Twenty weeks ago today my whole world changed. My worst nightmare came true and I am still trying to wrap my brain around that fact. As a family we are healing and learning to live this new life without one of our members. The hole left by Sophia is as obvious today as it was that day back in July. We have been drawn closer together and our eyes have been opened in a way that I can’t even describe if you’ve never experienced it. We are blessed beyond measure with family and friends that continue to be there for us and help us persevere.
But grief is so lonely.
It hits even when I am surrounded by a room full of people.
It hits when someone asks how many kids I have in front of Toby or Lilly and they both look at me with such pain in their eyes if I say “Two.” They don’t understand that sometimes, some people just wouldn’t understand.
It hits when I realize that we should have been passing our newborn baby around at Thanksgiving dinners. People should be longing to hold her and love her and feel that love that can only be felt with a baby in your arms.
It hits when our family conversations are about how we could decorate her grave. It would be much more fun to talk about how cute she looks in her new holiday outfit or how much she has grown.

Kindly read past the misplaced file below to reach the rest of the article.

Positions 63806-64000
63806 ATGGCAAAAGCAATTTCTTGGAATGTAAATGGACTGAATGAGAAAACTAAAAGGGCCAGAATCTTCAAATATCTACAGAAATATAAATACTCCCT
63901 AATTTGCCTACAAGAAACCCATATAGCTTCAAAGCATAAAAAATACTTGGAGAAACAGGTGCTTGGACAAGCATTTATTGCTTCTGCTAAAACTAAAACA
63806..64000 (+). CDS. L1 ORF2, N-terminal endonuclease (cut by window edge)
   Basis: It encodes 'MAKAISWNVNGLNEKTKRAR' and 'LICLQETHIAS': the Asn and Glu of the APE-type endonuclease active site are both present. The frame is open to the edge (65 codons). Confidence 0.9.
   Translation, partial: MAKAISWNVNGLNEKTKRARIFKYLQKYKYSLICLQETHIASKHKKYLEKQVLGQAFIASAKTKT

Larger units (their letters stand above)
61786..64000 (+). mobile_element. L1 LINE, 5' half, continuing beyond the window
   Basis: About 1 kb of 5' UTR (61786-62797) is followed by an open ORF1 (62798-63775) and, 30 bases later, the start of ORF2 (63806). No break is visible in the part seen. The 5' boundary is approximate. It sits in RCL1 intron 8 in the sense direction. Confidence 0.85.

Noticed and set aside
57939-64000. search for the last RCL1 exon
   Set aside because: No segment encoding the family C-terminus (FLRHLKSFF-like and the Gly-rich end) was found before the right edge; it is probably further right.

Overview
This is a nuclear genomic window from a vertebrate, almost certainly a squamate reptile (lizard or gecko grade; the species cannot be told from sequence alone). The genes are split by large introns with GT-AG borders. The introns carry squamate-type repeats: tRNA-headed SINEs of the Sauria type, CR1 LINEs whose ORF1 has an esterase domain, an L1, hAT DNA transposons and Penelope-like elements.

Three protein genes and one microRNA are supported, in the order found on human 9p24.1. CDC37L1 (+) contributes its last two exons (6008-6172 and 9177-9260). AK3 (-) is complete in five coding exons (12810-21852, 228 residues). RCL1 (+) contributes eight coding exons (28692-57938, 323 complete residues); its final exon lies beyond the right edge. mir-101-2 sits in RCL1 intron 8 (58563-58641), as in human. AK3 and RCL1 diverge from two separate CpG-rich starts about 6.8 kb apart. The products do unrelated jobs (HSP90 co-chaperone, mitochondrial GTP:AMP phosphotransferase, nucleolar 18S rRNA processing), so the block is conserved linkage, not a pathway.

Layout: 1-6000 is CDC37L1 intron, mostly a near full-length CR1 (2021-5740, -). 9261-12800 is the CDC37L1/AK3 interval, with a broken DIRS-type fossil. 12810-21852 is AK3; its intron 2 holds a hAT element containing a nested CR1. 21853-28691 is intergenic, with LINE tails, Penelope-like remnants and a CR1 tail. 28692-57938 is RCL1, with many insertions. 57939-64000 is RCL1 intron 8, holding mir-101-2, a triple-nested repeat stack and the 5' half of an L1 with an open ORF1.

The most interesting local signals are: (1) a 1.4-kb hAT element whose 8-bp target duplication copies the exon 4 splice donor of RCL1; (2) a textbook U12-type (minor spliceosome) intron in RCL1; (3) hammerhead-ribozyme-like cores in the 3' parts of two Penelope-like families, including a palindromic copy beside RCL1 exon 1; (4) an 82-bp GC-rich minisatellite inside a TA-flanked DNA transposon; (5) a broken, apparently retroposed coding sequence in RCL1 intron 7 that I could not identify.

It hits when I am in a gym full of people and only one other person knows about the ache in my heart. No one around me knows how much I hate my body for failing her.
It hits when the days drag on and Mark is just starting his holiday hours.
It hits when I notice that people say her name less and less.
It hits when I think of the one person that I don’t have to buy or make Christmas gifts for. Even though I agree with the kids that “everyday is a holiday in Heaven” it’s still lonely here.
It hits when our beautiful 6-year-old proudly shows me the picture she drew of her sister. A picture that exactly matches the picture board from her funeral. The only pictures we will ever have of her.
It hits when I even think about decorating or celebrating another holiday.
It hits when people talk about shopping and things they want. I would give up all of those trivial things just to have her here with us, alive and well.
It hits when I see babies that are about the age that she should be and I long to be able to see her hitting those milestones and growing and thriving.
It hits when I realize that it may actually be getting harder to get through each day without crying instead of easier.
It hits when my son wraps me in a huge hug because he knows I am thinking about her because apparently I “look really, really, sad” so he just knows.
This kind of loneliness is not physical, it is very much a state of mind. Someday though, someday, I will not remember what this feels like. I will hold that sweet baby girl again and I will feel all of the happy, motherly, peaceful feelings that I miss right now. Someday.
“Fear not, for I am with you; be not dismayed, for I am your God; I will strengthen you, I will help you, I will uphold you with my righteous right hand.” Isaiah 41: 10